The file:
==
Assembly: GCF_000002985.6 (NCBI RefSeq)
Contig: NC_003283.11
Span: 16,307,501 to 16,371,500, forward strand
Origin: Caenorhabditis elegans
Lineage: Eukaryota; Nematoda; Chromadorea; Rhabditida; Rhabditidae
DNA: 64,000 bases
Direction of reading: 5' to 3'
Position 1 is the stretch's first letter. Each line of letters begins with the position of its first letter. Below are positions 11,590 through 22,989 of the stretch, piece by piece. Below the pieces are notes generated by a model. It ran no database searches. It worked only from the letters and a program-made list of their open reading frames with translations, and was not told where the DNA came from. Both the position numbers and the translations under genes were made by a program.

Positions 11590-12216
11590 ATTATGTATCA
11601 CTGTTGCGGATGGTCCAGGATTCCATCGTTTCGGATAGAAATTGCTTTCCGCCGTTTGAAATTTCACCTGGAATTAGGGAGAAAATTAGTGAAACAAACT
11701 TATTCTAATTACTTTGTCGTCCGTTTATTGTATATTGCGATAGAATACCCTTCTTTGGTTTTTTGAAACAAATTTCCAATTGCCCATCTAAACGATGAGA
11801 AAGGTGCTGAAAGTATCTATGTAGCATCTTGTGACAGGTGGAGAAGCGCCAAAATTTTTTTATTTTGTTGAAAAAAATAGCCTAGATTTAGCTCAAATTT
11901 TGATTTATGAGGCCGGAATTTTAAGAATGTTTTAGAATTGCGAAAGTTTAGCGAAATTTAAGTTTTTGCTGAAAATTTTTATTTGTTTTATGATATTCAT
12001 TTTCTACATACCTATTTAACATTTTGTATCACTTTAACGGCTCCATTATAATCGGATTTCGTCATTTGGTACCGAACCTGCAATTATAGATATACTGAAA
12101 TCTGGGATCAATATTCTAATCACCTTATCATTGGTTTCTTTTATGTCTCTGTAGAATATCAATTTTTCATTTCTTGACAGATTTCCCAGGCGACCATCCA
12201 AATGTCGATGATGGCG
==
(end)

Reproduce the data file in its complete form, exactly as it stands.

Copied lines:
Assembly: GCF_000002985.6 (NCBI RefSeq)
Contig: NC_003283.11
Span: 16,307,501 to 16,371,500, forward strand
Origin: Caenorhabditis elegans
Lineage: Eukaryota; Nematoda; Chromadorea; Rhabditida; Rhabditidae
DNA: 64,000 bases
Direction of reading: 5' to 3'
Position 1 is the stretch's first letter. Each line of letters begins with the position of its first letter. Below are positions 11,590 through 22,989 of the stretch, piece by piece. Below the pieces are notes generated by a model. It ran no database searches. It worked only from the letters and a program-made list of their open reading frames with translations, and was not told where the DNA came from. Both the position numbers and the translations under genes were made by a program.

Positions 11590-12216
11590 ATTATGTATCA
11601 CTGTTGCGGATGGTCCAGGATTCCATCGTTTCGGATAGAAATTGCTTTCCGCCGTTTGAAATTTCACCTGGAATTAGGGAGAAAATTAGTGAAACAAACT
11701 TATTCTAATTACTTTGTCGTCCGTTTATTGTATATTGCGATAGAATACCCTTCTTTGGTTTTTTGAAACAAATTTCCAATTGCCCATCTAAACGATGAGA
11801 AAGGTGCTGAAAGTATCTATGTAGCATCTTGTGACAGGTGGAGAAGCGCCAAAATTTTTTTATTTTGTTGAAAAAAATAGCCTAGATTTAGCTCAAATTT
11901 TGATTTATGAGGCCGGAATTTTAAGAATGTTTTAGAATTGCGAAAGTTTAGCGAAATTTAAGTTTTTGCTGAAAATTTTTATTTGTTTTATGATATTCAT
12001 TTTCTACATACCTATTTAACATTTTGTATCACTTTAACGGCTCCATTATAATCGGATTTCGTCATTTGGTACCGAACCTGCAATTATAGATATACTGAAA
12101 TCTGGGATCAATATTCTAATCACCTTATCATTGGTTTCTTTTATGTCTCTGTAGAATATCAATTTTTCATTTCTTGACAGATTTCCCAGGCGACCATCCA
12201 AATGTCGATGATGGCG